The Nizkor Project: Remembering the Holocaust (Shoah)

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Archive/File: holocaust/poland siedice.001
Last-Modified: 1994/10/18

   From the diary of Hubert Pfoch, an Austrian infantryman who
   maintained a diary and photographs detailing his observations
   regarding the Holocaust...

   "Pfoch had no idea who these 7,000 people were. The night itself,
   he noted, was a sultry one, and the soldiers slept badly. But early
   the next morning, 22 August, the soldiers' train was shunted to
   another track, and they found themselves alongside the station's
   [Siedice] loading platform. It was there, Pfoch wrote, 'that we
   heard the rumour that these people were a Jewish transport.' His
   diary continued:

      They call out to us that they have been travelling without food
      or water for two days. And then, when they are being loaded into
      cattle trucks, we become witnesses of the most ghastly scenes.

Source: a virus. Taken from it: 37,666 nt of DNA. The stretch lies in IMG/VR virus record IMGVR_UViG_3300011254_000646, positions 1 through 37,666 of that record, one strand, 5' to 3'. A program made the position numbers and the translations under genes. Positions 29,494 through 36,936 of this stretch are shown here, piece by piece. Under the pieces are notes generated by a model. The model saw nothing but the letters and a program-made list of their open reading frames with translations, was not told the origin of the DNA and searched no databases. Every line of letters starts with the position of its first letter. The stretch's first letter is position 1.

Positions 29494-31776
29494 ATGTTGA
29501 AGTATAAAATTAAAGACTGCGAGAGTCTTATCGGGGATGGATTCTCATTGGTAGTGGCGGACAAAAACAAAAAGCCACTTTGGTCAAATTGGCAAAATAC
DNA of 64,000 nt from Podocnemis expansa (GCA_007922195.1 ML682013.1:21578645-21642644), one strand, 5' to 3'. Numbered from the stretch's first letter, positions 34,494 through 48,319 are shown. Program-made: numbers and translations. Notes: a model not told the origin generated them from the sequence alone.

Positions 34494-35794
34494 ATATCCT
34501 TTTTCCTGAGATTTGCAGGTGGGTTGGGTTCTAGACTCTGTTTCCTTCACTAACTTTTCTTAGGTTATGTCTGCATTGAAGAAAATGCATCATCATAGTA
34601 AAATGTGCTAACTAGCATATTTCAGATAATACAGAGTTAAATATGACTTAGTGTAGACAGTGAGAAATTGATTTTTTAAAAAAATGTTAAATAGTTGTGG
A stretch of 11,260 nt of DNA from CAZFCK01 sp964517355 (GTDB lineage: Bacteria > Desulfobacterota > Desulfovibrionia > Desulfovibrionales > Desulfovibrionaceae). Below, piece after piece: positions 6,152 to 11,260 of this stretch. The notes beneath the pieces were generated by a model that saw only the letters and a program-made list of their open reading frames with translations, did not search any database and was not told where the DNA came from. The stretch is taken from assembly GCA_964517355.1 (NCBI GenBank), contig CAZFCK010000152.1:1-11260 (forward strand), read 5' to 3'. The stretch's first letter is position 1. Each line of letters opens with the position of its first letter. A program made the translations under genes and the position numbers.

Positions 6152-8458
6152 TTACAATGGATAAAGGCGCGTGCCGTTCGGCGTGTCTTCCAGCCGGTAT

The corpses of those killed the night before were thrown by
      Jewish auxillary police on to a lorry that came and went four

      The guards - Ukrainian volunteer SS - some of them drunk - cram
      180 people into each car, parents into one, children into
      another, they don't care how they separated families. They
      scream at them, shoot and hit them so viciously that some of
      their rifle-butts break.

      When all of them are finally loaded there are cries from all the
      cars - 'Water' they pleaded, 'my gold ring for water.' Others
      offered us 5,000 zlotys for a cup of water.

      When some of them manage to climb out through the ventilating
      holes, they are shot the moment they reach the ground - a
      massacre that made us sick to our soulds, a blood-batch such as
      I never dreamed of.

      A mother jumps down with her baby and calmly looks into a
      pointing gun-barrel - a moment later we hear the guard who shot
      them boast to his fellows that he managed to 'do' them both with
      one shot through both their heads." (Gilbert, 116)

                           Work Cited

   Gilbert, Martin. Final Journey: The Fate of the Jews in Nazi
   Germany. New York: Mayflower Books, 1979

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